|Montana||HB 498 and 494||To categorize drag performance venues as “sexually oriented businesses,” and to create an offense related to adult cabaret performance, defined in part as “male or female impersonators who provide entertainment that appeals to a prurient interest, or similar entertainers, regardless of whether performed for consideration”|
|To prohibit individuals under 19 and under 21 years of age from attending various types of drag performances|
|North Dakota||HB 1333||To strengthen the state’s obscenity laws with respect to drag performances, described as “male or female impersonators who provide entertainment that appeals to a prurient interest, regardless of whether or not performed for consideration”|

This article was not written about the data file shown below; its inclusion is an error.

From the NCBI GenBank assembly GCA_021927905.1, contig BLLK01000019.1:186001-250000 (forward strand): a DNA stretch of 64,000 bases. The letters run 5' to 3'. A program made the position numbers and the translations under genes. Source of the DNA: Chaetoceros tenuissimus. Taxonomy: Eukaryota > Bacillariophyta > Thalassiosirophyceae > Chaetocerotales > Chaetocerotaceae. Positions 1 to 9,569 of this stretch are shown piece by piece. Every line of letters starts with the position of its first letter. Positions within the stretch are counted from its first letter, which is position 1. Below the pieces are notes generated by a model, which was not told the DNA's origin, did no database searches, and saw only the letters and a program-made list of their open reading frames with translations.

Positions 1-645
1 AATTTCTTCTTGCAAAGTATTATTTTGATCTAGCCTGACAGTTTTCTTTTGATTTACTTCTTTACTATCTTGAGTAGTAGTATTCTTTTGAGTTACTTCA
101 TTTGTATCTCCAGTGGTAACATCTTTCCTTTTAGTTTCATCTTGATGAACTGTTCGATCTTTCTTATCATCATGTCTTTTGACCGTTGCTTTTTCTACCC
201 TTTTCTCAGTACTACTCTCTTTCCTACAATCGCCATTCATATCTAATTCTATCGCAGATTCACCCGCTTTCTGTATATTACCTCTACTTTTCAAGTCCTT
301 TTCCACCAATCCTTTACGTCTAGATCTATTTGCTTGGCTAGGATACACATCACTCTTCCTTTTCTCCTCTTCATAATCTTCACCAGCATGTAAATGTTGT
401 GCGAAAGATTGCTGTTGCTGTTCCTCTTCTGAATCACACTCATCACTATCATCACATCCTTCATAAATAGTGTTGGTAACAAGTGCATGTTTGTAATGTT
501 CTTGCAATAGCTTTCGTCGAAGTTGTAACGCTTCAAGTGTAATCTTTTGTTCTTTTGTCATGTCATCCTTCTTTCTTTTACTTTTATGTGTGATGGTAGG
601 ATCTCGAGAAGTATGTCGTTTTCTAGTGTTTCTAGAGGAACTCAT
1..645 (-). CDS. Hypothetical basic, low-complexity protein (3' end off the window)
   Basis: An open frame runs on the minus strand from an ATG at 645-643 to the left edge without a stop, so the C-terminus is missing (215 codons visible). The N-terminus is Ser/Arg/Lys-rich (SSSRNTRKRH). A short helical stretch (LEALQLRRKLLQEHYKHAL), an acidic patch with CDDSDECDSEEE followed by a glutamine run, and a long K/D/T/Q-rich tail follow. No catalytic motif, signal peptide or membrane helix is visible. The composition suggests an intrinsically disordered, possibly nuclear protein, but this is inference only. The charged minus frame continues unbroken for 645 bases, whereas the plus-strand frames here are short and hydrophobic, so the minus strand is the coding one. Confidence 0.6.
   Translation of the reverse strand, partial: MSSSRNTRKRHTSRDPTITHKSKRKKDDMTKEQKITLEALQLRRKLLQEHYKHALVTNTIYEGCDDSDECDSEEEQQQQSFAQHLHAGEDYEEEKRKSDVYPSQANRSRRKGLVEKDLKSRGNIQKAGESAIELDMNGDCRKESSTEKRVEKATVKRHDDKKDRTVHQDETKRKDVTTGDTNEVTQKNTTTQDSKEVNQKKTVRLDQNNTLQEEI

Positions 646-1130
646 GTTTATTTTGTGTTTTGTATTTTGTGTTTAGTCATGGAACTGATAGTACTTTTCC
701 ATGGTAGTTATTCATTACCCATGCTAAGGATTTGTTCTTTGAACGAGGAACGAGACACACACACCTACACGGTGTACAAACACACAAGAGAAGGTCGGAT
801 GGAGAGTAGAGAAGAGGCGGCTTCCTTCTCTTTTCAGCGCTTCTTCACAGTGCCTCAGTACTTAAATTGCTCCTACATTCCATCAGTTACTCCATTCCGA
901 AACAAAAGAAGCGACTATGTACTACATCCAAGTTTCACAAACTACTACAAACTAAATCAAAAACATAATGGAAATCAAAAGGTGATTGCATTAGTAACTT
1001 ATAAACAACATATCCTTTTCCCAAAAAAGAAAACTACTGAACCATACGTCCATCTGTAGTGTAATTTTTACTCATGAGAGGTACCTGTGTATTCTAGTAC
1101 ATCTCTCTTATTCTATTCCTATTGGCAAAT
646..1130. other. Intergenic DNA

|To prevent drag shows from being performed in front of minors|
|South Carolina||SB 585||To prevent drag shows from being performed in front of minors|
|South Dakota||HB 1116 and 1125|
|To prevent drag shows from being performed in front of minors, to prevent public funding of drag-related activities|
|Tennessee||SB 0003; see also HB 0009, 0030, and SB 0841||To prevent drag shows from being performed in front of minors or on public property|
|Texas||HB 643, 708, 1266, 4129, and 4378; SB 2281 and 476||To restrict drag performances in various ways, including with the creations of civil and criminal offenses|
|West Virginia||HB 3176, SB 253 and 103|
|To prevent drag shows from being performed in front of minors, to restrict public funding for such performances, and to prohibit “people from dressing in drag when reading aloud during story time in schools.”|